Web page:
Part of your education of the Philippines involves Asian syndicates, or organized crime. One of the first things you notice in certain areas here such as Malate or Manila is the large numbers of young Filipino girls and boys begging for coins. They will be alone, with a group of other kids, or with an older woman with a baby. These people present themselves in a down and out way, where they are usually shoeless, covered with dirt, and have a raspy voice. Let me assure you that it’s an act. While I’m not comparing them to beggars in the USA that make hundreds of dollars per day and live in a Manhattan apartment, the theme is the same. It’s a professional operation.
So in the case of the little girls and boys it works as follows. First you have the kids begging on the street. A few are orphans while most have parents who live nearby. Regardless, a local police officer or other gang leader of protection and influence rounds them up and marks his turf. The beggars then are given exclusive rights and protection to beg in the area. The obvious catch is that they must turn over their money to the syndicate boss. I guess you could say that organized begging is what is most common to Asian countries.
They usually know exactly who to shake down for money since most Filipinos don’t give much. The main target is foreigners, especially from the West while Japanese and Korean tourists are also targeted. Most foreigners have only seen downtrodden Asian girls and boys as street children in pictures or on TV and immediately feel sorry for them. While ultimately you should feel sorry for them, it doesn’t solve the problem by giving them money. It only encourages their syndicate bosses to make them work harder. So you might be thinking that you will buy them something to eat in a convenience store. That’s better, but first you had better make sure that they can’t turn around and sell it, because I’ve seen them do it. If you buy them food, open the bag first. Basically first they want money for food and if you give them food instead, now they will want money for a hotel, etc.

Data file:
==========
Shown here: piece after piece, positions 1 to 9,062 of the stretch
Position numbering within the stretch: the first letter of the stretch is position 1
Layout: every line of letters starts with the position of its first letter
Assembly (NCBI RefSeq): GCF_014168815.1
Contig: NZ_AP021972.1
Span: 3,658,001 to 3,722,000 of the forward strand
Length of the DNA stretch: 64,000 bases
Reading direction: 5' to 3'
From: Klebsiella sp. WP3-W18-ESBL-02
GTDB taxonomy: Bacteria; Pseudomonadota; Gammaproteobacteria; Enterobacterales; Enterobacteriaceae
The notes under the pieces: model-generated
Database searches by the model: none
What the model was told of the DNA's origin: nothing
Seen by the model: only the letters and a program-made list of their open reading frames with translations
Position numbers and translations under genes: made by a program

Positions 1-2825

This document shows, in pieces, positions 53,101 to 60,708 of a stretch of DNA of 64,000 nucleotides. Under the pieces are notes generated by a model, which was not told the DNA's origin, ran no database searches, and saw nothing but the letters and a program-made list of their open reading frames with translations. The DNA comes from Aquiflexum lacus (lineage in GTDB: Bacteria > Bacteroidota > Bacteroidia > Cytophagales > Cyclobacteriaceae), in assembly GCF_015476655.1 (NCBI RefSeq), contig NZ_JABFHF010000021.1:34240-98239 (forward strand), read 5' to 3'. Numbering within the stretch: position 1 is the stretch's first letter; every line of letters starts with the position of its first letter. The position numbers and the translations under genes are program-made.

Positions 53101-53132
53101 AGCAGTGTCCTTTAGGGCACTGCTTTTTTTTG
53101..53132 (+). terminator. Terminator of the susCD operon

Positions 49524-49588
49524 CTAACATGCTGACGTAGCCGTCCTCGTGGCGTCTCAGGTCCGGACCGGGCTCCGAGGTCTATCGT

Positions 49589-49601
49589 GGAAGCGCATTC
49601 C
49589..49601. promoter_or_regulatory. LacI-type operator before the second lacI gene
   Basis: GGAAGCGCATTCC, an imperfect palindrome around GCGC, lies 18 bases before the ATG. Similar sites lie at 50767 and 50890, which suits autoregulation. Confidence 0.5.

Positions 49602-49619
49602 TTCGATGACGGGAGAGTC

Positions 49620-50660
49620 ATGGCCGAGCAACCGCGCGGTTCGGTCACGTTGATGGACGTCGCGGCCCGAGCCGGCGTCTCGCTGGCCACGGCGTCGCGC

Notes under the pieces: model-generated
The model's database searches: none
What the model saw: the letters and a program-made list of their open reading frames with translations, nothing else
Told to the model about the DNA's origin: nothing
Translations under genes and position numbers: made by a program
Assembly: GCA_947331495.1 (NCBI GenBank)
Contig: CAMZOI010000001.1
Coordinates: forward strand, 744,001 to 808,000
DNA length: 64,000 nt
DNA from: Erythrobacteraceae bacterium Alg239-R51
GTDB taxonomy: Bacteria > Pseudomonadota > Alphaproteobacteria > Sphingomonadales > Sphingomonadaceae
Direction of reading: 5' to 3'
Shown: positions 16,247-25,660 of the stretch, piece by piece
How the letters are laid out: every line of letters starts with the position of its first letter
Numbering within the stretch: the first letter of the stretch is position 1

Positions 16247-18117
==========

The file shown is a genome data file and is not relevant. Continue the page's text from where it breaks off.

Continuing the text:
Related to these begging syndicates is where middle-aged Filipino men shake down foreigners near the tourist belt. A popular scam is where the foreigner is staying in a hotel and goes out nearby. That’s where the scam artist is waiting, pretending that he’s on break from hotel security. Of course, he approaches the foreigner and says, “Hello sir, I work in your hotel…hotel security!” The scammer will then proceed to try to make friends. If the foreigner is receptive he’ll give a sob story about how the hotel doesn’t pay him enough and he needs milk for his new baby. Mind you that this man is often in his mid-50’s and probably is old enough to be a grandfather, yet he always has a hungry “baby” at home. He’ll then ask you if you will help him buy milk for the baby. You might think that’s no big deal since milk is cheap and at least it is food. Instead the scammer goes to the Ensure pre-mix powder that costs about 800 Pesos or $15 and wants you to buy that for his “baby”. Many foreigners will fall for it, or at least buy something in the middle of the price range as a compromise instead of doing the smart thing and walking out.
So let’s say you buy milk powder. What happens now? You might think that they will go and resell it. Actually it’s a little bit more obvious. At this point the scammer will use the receipt (and sometimes won’t need it) to refund the money. Believe it or not, this type of scam happens all of the time. My cousin is a grocer and she has been watching this scam go on for years next to the hotel where she works. The same men are involved, or they simply rotate to a different store after a few months since the staff will sometimes tip off the foreigner.
While this is a minor scam, it is still annoying and definitely gives the Philippines and other Asian countries a big black eye from the point of view of the West.
February 4th, 2005
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